Taxis Go Electric California Style with Project Better Place

Better Place's battery swapping concept comes to San Francisco taxis
Better Place's battery swapping concept comes to San Francisco taxis

Back in October I was on The Green Living Guy book tour, which included all of my books in the Green Guru Guides series. I went to Pennsylvania, California and New Jersey (for starters). However, I was doing business with my sponsors A Lot To Say, Inc. for the trip, and the Stanich sisters (who own the company) insisted I go to San Francisco since I was in the area. When I got there, I was so impressed with the electric trolleys all over the place that I called the Mayor’s Office (in San Francisco) to say “Hey, get some questions answered about emission reductions and energy savings for the city since they use electric trolleys.”  Days before an event with Project Better Place, they asked if I was going to be in town. I wasn’t, but this is the dish: they’ve gone electric with their taxis.

Better Place, the U.S. Department of Transportation and the Metropolitan Transportation Commission plus:

  • Taxi operators and car sharing programs: Yellow Cab Cooperative, Yellow Checker Cab Inc.;
  • Regional and state agencies: Bay Area Air Quality Management District;
  • Consumer and EV organizations: Plug-in America, AAA Northern California;
  • Leading regional business/community organizations: Silicon Valley Leadership Group, Bay Area Council, Bay Area Climate Collaborative, Joint Venture: Silicon Valley Network, and others; and
  • San Francisco Public Utilities Commission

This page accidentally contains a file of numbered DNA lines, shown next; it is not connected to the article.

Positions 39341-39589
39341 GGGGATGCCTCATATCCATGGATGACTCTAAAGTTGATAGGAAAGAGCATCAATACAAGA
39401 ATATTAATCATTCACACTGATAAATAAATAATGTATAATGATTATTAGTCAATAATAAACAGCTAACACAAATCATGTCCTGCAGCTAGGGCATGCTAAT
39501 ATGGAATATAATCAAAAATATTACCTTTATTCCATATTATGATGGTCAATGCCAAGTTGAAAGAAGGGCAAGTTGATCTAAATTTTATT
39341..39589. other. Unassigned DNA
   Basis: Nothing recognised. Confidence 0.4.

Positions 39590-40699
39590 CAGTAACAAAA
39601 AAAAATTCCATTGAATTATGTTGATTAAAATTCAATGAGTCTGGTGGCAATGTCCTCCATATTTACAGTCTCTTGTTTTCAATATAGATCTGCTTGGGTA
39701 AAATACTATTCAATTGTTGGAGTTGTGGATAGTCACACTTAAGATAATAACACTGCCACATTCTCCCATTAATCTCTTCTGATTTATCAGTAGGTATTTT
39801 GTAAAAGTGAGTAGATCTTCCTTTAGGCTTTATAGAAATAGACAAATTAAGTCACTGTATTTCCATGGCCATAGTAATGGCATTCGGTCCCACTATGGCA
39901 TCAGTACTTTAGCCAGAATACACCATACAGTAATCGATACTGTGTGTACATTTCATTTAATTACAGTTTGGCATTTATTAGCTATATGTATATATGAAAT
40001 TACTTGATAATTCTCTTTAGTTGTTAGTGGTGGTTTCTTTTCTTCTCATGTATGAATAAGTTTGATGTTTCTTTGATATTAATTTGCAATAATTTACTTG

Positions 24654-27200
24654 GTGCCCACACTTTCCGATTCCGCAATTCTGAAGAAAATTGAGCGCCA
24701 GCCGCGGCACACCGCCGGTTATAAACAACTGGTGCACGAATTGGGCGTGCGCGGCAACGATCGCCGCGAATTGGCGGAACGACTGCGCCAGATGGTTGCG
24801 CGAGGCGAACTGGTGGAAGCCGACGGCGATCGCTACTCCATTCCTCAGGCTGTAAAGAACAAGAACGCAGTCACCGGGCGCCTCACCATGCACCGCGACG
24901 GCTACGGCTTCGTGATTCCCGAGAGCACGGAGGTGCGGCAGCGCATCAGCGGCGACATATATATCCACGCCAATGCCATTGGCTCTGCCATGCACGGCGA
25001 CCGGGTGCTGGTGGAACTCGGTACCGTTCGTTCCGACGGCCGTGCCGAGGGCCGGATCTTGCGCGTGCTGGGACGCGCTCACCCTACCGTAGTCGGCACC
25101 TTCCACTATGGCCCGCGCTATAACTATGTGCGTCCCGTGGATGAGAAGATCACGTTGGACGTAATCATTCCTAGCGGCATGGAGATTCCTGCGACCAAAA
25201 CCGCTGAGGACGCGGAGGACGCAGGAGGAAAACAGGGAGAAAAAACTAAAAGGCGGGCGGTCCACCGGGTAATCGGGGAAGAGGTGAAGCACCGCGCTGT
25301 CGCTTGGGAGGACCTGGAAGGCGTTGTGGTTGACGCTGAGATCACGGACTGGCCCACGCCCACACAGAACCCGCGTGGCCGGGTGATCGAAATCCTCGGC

ALL teamed up for an electric taxi program with the cities of San Francisco and San Jose.

Taxis are all over the places so they can help the mass market get acclimated with the technology and build these battery swap out stations (Better Place’s main concept) along the San Francisco to San Jose corridor.

Can San Francisco taxis really make a difference?

According to a press release from Better Place,

While gas-powered taxis are fewer in number than personal cars, these high-mileage vehicles are disproportionally responsible for harmful greenhouse gas (GHG) and other tailpipe emissions, so electrification of this fleet is essential to making a real impact on air quality and oil consumption. Since taxis drive nearly continuously, they require instant charge of their battery to maintain quality of service and continue serving the public. Given the taxi business, waiting three to four hours for standard charge is not an option. Battery switch is the only option that allows the driver to recharge in less time than it takes to refuel, the means of range extension for today’s gas-powered taxis.

According to Better Place, they believe they are on schedule for for commercial launch in Australia, Israel and Denmark  this year. We’ll see but things look interested for Shai Agassi, President of Project Better Place. I say build your own electric vehicle. He is doing it!!

Bamboo is a really versatile material! See our current selections of clothing, rugs, bedding, and housewares all made from this eco-friendly material.

Image credit: Better Place

  1. Bobby B.

    Maybe this is the answer for a place like California. A place that has become anti-industry and currently purchases much of its power from across state lines. However, is this the answer for everyone? How does it impact the neighboring states that host the utility companies who provide the electricity to California? After all, when you break it down to brass taxes, electric cars really run on coal.

  2. Akhil J.

    California is not anti-industry. Their policies are creative regulation policies which will ultimately produce disruptive technologies (like electric vehicles) which will push their industry ahead of the rest of the country.
    How will it impact neighboring states? It will create a ton more utilities jobs in our country and stop our dependence on foreign oil.